What about our Racist Relatives

Submitted by Adrian on

Over the last couple of years of “Continuing the Conversation” and other meetings I have listened to the concerns of many when it comes to family and friends who have less than loving attitudes about people not like themselves.  I will admit to not having a lot of experience with this (except for those who, through business interactions, made it clear they had no problem with “screwing me over” because of my race, but would attribute it to other “excuses”). Pizza and Social Justice has tried to find ways to help our members deal with these kinds of people.  We have viewed a number of videos that tell the story of others who have had success in HELPING people make profound changes in the way they see others, and in how they relate to people who are different from themselves.  In reviewing these videos there were some elements that were similar.
The most common thread among persons who possessed these negative feelings was that of never having come into close contact with people who were different.  Most relied on what was “told” to them by other people (who likewise had no real dealings with people who were different), or the media (who wished to sell ratings or enforce the system that profits from keeping people separated).  Such isolation allows myths to take root and to control how we interact with other people. This is the root of Bias.
The plot of these videos all shared the same theme, namely the minority person comes into contact with the socially isolated person, befriends him (despite his making it known from the start how much he is against people coming together), and through sharing each other’s “story” (this is how I like to refer to people getting to know each other), over time there is a change, and not only for the isolationist.  The minority person also gains a lot from the relationship as it turns into a deep and meaningful friendship, until the negative feelings dissipate and the hate that the individual had is gone, and he realizes how much richer he is without it.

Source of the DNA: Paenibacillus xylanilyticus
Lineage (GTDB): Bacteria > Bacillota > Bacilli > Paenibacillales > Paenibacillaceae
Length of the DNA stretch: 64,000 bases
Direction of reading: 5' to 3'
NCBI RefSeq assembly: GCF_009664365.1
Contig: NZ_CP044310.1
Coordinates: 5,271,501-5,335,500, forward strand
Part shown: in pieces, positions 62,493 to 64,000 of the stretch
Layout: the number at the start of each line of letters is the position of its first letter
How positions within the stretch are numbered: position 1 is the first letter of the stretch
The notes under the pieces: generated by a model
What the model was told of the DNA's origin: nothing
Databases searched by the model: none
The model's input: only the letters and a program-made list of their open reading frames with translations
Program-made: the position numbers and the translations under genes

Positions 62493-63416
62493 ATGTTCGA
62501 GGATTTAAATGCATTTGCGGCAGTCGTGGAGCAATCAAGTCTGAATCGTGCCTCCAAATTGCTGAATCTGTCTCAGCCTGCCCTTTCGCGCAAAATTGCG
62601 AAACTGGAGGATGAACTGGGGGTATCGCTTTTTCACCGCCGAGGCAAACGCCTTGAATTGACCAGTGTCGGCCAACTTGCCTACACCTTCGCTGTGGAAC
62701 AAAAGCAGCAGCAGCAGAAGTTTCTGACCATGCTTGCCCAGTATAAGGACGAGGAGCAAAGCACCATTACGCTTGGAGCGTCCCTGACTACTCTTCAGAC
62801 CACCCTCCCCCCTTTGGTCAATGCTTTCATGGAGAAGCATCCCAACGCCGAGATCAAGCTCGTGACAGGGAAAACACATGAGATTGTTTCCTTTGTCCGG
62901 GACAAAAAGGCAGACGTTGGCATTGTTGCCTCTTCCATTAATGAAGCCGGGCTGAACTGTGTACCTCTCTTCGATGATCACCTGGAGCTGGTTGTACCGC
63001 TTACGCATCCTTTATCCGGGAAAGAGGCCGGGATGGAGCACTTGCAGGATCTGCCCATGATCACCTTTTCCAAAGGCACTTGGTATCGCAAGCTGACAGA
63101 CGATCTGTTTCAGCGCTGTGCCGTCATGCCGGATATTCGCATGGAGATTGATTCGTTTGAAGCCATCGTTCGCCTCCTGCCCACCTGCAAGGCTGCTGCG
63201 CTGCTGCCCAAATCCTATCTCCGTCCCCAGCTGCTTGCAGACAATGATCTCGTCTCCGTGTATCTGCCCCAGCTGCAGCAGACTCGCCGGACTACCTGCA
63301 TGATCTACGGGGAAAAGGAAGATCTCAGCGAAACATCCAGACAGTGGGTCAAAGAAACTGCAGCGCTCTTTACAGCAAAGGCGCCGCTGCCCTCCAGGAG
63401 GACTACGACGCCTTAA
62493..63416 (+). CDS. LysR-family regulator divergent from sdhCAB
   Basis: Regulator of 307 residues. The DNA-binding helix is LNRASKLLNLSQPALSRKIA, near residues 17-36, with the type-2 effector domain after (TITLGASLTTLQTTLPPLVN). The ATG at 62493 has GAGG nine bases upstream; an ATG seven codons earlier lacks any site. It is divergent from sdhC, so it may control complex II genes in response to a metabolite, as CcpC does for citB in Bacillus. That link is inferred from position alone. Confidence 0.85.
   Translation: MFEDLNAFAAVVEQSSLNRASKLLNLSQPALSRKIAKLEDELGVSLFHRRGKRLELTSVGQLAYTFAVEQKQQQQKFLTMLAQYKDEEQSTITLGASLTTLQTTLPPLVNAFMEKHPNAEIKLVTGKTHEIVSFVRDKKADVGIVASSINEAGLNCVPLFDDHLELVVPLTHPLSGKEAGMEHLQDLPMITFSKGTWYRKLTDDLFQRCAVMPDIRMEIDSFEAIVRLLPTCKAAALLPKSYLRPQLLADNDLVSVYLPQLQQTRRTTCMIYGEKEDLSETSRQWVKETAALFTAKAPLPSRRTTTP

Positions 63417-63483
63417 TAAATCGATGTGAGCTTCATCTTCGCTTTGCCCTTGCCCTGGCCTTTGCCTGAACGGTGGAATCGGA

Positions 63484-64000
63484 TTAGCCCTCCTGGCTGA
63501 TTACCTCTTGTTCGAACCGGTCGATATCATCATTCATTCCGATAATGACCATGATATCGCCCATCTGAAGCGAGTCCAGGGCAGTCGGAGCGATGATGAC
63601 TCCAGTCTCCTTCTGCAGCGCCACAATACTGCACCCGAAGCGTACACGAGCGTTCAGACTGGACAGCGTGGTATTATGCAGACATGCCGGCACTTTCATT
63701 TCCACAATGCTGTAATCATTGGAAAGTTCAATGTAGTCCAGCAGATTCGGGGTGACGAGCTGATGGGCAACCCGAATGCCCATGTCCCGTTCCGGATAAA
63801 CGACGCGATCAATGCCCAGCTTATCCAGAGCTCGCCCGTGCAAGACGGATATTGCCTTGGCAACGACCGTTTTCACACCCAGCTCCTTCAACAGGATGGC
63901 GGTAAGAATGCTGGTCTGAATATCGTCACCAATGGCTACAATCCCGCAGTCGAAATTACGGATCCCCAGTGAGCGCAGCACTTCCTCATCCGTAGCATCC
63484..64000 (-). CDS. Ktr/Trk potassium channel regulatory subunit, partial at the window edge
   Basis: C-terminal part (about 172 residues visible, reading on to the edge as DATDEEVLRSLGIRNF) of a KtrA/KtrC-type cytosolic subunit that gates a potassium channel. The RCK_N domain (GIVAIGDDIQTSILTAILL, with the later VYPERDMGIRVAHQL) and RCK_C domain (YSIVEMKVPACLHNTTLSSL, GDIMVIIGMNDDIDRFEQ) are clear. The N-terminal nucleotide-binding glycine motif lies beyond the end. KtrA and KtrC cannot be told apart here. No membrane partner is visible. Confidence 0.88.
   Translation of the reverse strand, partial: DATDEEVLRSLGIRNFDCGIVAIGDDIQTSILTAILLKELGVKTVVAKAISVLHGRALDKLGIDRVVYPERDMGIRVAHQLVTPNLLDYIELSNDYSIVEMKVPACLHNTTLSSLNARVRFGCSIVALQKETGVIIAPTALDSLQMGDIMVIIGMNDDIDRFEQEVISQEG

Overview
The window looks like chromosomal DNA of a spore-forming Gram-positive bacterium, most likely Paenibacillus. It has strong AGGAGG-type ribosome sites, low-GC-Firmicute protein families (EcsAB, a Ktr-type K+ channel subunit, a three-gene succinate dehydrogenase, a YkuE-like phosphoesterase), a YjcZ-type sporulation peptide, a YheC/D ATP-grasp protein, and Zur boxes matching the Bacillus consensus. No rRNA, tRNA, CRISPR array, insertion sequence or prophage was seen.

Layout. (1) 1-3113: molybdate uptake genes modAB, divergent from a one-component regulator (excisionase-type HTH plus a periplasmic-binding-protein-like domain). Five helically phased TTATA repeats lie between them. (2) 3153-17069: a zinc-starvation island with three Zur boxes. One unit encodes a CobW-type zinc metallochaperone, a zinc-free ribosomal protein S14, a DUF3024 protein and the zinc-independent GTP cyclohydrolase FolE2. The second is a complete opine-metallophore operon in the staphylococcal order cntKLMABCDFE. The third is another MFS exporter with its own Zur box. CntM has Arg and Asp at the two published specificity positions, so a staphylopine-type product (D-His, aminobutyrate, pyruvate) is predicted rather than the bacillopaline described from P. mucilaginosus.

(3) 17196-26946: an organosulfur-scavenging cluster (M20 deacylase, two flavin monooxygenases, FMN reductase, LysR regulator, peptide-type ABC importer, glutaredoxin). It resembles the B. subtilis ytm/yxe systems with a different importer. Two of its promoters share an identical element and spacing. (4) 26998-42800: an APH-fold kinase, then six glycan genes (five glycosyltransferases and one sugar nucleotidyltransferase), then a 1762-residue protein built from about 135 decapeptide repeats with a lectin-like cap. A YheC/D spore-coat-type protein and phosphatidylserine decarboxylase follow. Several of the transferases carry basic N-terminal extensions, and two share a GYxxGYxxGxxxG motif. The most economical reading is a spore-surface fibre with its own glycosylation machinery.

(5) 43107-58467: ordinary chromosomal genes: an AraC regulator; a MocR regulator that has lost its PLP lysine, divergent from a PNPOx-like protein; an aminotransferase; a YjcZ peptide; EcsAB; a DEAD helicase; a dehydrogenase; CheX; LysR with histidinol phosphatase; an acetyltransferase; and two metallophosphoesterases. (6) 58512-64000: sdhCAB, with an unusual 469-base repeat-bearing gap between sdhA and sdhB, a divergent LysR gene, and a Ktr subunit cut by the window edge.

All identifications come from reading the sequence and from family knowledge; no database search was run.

In witnessing this process there are a few things to be gained:

  • The foundation for the relationship was not to “change” anyone.  It was to find the similarities, and allow the similarities to strengthen their relationship.
  • They learned to listen to each other and to respect each other’s views without having to reject the person.
  • Each gave the other the opportunity to change.  So often we do not allow people to change; instead, we are quick to condemn and to reject the person if they do try to change.

With our racist relatives and friends we have to come to the realization that we cannot change them.  ALL CHANGE must come from within.  All we can do is to help them change.  In order to help what we can do is share ourselves, our attitudes, our thoughts, and our feelings unconditionally. But this has to come with a price.  If we want them to hear us, then we will have to work to hear them.  Willingness to listen does not mean you have to agree, you just have to respect their opinion as much as you want your opinion to be respected.  With both stories being expressed in a mutual and respectful manner, you will both be in a better position to evaluate what is being said.  In that atmosphere the exchange can be productive and you will both be able to build respect and love for each other.
Presently we are quick to judge when in reality we should be quick to help each other.  We have all heard how small the world is becoming, and that smallness is making it more important for us  all to come together rather than trying to stay separate. With this close proximity our neighbor’s pain is our pain as well. We are no longer separate.

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